Have you ever wished you could use social media to conduct a focus group on your product or service offerings? No, you can’t just open a Twitter account and say, “Hey, what do you think of our new recipe for pie?” But you can approach social media and use it for research and development two different ways: social media monitoring and directly seeking customer feedback. This is feasible even for a small business or one without a research-and-development budget.
The first approach is to use social media monitoring to gather intelligence about your company, product or service, competitors or industry. By listening to online conversations about certain topics your customers might be talking about, you can gather competitive intelligence that can inform your decision making and produce a better offering.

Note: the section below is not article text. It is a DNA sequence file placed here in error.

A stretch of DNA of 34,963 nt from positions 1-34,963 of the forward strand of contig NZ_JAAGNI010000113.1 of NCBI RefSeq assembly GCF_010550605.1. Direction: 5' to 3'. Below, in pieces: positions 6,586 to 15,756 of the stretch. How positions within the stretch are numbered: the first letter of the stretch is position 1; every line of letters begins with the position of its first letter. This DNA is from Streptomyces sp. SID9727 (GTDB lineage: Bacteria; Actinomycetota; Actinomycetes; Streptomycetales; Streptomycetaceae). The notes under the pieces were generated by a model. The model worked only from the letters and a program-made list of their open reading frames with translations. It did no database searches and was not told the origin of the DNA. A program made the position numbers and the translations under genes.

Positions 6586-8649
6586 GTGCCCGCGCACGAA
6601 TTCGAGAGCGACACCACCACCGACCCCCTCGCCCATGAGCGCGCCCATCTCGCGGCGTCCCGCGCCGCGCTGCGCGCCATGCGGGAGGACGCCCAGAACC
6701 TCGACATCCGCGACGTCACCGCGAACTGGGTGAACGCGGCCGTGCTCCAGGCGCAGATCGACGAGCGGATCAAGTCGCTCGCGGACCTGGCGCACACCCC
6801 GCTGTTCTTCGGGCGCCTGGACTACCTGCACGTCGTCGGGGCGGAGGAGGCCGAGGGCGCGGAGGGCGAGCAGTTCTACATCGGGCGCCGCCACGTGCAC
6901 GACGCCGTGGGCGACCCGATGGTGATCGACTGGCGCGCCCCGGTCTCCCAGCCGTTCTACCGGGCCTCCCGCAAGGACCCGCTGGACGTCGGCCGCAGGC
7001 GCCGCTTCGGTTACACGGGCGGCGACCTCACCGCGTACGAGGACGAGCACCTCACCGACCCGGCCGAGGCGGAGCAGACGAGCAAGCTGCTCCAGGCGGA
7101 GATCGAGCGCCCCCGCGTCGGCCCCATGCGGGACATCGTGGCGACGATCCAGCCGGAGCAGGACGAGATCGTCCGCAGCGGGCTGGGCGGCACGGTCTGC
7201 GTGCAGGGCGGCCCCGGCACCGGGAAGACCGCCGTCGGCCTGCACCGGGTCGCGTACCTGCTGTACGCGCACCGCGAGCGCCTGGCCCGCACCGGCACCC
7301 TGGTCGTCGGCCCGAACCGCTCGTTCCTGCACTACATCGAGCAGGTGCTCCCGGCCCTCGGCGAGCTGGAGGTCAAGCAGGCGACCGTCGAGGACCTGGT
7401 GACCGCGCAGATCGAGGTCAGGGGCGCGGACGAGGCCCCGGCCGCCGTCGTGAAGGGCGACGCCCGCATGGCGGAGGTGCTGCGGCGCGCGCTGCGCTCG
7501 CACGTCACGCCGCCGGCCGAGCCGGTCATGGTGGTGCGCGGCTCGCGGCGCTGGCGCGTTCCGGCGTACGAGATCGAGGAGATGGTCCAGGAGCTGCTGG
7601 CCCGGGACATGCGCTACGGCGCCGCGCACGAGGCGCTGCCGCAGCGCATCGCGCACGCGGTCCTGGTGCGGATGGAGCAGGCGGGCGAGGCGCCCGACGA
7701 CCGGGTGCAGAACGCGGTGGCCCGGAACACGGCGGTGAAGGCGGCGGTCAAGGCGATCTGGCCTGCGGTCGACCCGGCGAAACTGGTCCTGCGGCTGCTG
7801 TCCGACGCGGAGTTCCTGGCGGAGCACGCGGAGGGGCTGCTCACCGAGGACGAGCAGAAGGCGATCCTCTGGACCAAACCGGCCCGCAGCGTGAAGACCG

Let’s say you make custom handbags and sell them from your brick-and-mortar location in San Francisco that and they sell fairly well. But you need some R&D or at least some market research to know if what you’re planning to produce makes sense for the new spring line you intend to roll out in the coming weeks.
So you go to a free monitoring service like SocialMention.com or even invest in something a bit more sophisticated, like uberVu, for about $40 per month. You enter some keywords and tinker with a search until you start to see some relevant results for conversations occurring from users in or around Northern California. For instance, “My handbag needs more dividers. I can’t keep my stuff organized,” is a phrase you might see pop up a couple of times.